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Readers’ Corner

If you grew up in a “Leave It To Beaver” household with Ward and June Cleaver, then Wylene Dunbar’s second novel may seem a bit strange. I’m betting you would enjoy it – just as we all enjoy well-written literature, even if it doesn’t directly relate to our lives. But you might not understand it in the way it resonated with me. Let me explain.

I’ve had a stable of stock answers to throw out when people ask about my childhood. When I was considerably younger, I would say “I wasn’t really raised – I kind of just grew up.” As I grew older I’d say, flippantly, “I was raised by wolves.” That usually stopped the conversation, which was fine by me.

Then I read Wylene’s novel, “My Life With Corpses,” and I knew I had another answer I could add to my repertoire. And I also knew that Wylene, who lives in Nevada City, could probably relate. Otherwise, how could she have known what it was like to be raised by people who were either dead (not literally) or dying. The dead among us – we’ve all known one or two, right?



Wylene’s novel was published by Hartcort, so this is not some self-published book. Wylene is a pro, and a talented writer. She has been a lawyer, a philosopher and, now, author. She says she writes from a particular place: “At the heart of each is the desire to ‘figure it out,’ to get to the bottom line, the true meaning, the truth.”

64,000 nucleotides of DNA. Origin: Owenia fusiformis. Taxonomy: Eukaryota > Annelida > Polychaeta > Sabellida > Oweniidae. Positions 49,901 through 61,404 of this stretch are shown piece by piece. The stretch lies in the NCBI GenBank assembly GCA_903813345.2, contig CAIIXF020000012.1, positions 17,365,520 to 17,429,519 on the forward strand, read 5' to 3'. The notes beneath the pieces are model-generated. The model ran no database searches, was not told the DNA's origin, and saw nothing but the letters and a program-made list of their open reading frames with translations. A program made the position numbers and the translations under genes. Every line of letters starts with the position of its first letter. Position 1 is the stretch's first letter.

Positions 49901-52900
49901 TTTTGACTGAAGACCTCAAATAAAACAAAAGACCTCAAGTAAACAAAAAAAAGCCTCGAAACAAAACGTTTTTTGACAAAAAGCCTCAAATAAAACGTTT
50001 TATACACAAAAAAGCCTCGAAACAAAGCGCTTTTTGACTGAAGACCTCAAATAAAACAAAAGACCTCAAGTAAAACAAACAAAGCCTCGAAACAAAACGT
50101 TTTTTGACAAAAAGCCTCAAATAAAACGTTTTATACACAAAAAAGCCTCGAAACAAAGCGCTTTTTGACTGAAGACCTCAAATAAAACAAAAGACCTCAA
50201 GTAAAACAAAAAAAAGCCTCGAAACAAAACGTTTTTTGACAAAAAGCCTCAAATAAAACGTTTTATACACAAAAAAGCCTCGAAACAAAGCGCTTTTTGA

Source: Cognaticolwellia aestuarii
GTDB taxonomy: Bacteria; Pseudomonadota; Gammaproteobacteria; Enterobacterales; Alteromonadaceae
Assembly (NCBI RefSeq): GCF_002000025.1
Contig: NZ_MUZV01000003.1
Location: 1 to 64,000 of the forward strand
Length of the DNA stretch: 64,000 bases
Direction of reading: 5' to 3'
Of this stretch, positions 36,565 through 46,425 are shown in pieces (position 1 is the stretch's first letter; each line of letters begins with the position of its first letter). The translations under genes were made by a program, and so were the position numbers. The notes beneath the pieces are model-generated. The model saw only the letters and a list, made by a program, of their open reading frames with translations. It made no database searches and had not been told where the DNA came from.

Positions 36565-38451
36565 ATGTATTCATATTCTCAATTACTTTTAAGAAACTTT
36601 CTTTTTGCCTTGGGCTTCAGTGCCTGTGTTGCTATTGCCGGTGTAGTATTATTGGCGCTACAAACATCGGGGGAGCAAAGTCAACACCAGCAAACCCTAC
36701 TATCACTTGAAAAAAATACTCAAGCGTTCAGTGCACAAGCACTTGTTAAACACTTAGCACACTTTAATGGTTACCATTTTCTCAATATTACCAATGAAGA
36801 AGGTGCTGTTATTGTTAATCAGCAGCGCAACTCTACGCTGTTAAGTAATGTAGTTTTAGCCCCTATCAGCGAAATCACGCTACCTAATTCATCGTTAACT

In the novel, the main character, Oz, is living in a family of corpses – those living human beings who have died inside, given up, detached emotionally – and she is saved by Mr. Stark, who somehow recognizes the girl as a bright spirit among the corpses. My parallel was Mr. Newton, who was the first adult I ever met who understood my language and what it meant for me to grow up among the corpses as an only child with 15 childless aunts and uncles.




Wylene uses the best of magic realism in this book, so the ability to suspend belief at some point is necessary.

The author has really written an upbeat book, because there is hope once one realizes that human beings engaged in life can be a counterpoint – and an escape – from the corpsedom surrounding them.

Wylene, who received her Ph.D. from Vanderbilt and law degree from the University of Mississippi, speaks at 6:30 tonight at The Book Seller in Grass Valley. To have an author of this caliber living in our creative community is indeed a blessing. I can’t wait to meet her.

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Dixie Redfearn can be reached at 477-4238 or by email at dixier@theunion.com, or by fax at 477-4292.


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